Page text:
It's the year 2004, and Honda never arrived in Marysville, Ohio. Nissan never came to Smyrna, Tenn., and Toyota never set up shop in Georgetown, Ky.
It is the "Twilight Zone" world of the North American auto industry that would have been without 25 years of assumption-challenging Japanese, European and Korean transplant auto manufacturing.
It's a barely recognizable world.
It is a world in which the Big 3 never had to go back to school to learn how to remake themselves in order to compete with the most daunting competition they ever faced.
General Motors never partnered with Toyota. Ford never studied Mazda's supply chain. Chrysler never rewrote its operating system to resemble the Toyota Production System.
Twenty-five years after the Japanese never ventured into the U.S. manufacturing arena, the big office complexes of suburban Los Angeles constitute the true Motor City, U.S.A. They contain the Pacific Rim import, sales, marketing and distribution centers for Asian firms such as Honda, Toyota, Nissan, Mitsubishi, Subaru and Suzuki.
The skill of those companies did not become creating and managing cautious manufacturing systems that were transplantable to far-flung spots such as Kentucky or Alabama or Ontario. That never happened. Their skill became - or rather remained - building dependable and inexpensive vehicles in Asia and competing with each other to flood them onto the U.S. market like low-priced computers.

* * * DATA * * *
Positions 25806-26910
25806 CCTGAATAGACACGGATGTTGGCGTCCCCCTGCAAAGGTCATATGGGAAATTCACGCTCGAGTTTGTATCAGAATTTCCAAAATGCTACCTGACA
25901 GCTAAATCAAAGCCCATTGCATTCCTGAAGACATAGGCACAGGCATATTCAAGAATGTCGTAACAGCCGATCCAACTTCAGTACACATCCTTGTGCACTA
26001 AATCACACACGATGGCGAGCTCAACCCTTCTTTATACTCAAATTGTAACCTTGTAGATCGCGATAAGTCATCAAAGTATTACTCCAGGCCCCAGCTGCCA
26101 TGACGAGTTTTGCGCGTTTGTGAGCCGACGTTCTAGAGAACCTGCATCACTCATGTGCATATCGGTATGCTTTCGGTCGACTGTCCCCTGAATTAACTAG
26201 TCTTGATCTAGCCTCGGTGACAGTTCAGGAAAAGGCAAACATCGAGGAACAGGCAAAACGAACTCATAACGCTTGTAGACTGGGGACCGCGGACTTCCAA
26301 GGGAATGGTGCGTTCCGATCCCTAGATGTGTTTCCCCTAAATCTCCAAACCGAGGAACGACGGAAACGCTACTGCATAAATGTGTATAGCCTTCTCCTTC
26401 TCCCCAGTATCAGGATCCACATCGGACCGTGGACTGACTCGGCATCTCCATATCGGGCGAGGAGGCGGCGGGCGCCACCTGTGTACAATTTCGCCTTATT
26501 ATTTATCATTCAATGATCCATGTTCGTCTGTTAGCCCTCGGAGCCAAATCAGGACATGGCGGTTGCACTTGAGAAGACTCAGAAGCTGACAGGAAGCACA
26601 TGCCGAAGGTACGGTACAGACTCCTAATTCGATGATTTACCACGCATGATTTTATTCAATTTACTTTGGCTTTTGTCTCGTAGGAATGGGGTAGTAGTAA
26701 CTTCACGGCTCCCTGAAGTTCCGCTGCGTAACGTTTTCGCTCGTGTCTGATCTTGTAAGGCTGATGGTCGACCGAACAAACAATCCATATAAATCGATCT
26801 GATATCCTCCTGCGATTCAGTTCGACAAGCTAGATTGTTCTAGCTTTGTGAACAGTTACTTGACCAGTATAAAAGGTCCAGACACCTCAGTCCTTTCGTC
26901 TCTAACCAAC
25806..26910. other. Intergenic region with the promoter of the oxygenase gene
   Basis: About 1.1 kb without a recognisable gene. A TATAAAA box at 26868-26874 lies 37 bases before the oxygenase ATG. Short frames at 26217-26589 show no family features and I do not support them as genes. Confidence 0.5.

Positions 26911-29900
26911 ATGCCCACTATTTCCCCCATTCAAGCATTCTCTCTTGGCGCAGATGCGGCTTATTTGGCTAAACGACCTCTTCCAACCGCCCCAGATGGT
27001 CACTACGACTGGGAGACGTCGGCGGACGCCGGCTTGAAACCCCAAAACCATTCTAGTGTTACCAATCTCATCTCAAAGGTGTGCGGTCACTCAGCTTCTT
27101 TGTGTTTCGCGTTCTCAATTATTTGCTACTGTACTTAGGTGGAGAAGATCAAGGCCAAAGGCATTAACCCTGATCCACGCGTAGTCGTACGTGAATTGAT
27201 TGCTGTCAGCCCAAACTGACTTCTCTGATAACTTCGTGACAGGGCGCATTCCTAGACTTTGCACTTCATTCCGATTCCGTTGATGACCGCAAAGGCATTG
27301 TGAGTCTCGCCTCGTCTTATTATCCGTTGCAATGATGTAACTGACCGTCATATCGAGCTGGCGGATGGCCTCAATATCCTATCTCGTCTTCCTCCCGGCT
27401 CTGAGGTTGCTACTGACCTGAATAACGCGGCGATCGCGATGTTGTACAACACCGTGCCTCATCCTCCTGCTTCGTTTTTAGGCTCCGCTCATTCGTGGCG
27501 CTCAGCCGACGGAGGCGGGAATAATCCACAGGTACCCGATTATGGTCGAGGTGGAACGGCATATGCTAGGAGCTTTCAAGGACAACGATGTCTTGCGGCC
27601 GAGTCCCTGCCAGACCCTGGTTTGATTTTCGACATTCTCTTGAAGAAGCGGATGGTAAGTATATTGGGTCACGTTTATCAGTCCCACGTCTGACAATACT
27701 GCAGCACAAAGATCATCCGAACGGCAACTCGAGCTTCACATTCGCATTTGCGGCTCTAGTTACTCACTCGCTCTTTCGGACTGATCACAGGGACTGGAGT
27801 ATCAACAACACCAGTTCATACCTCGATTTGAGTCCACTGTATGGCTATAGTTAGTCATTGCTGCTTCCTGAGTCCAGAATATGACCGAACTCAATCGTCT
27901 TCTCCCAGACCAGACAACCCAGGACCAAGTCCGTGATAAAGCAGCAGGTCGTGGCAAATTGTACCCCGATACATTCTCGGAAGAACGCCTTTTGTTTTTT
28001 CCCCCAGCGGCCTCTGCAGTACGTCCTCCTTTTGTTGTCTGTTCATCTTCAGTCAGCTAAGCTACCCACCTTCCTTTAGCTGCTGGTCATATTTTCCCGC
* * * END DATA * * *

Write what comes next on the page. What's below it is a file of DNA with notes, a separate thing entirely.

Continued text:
Without any need to produce their cars on mainland North America, using American and Canadian workers and parts and material suppliers, the Japanese automakers instead focused on the core competency they truly needed to compete in America: exporting.
Instead of investing in American steel mills, they invested in their own superfast ocean freighters. Instead of pushing Michigan and Indiana metal stampers to new levels of quality control, they nurtured their own suppliers of high-speed global order processing software to expedite 12 million to 15 million vehicles a year through West Coast ports. Instead of recruiting their Japanese suppliers to build parts factories in small towns around the continent, they recruited their own banking and trading partners to build ultramodern Long Beach-to-Long Island railways and Jacksonville-to-Montreal trucking operations.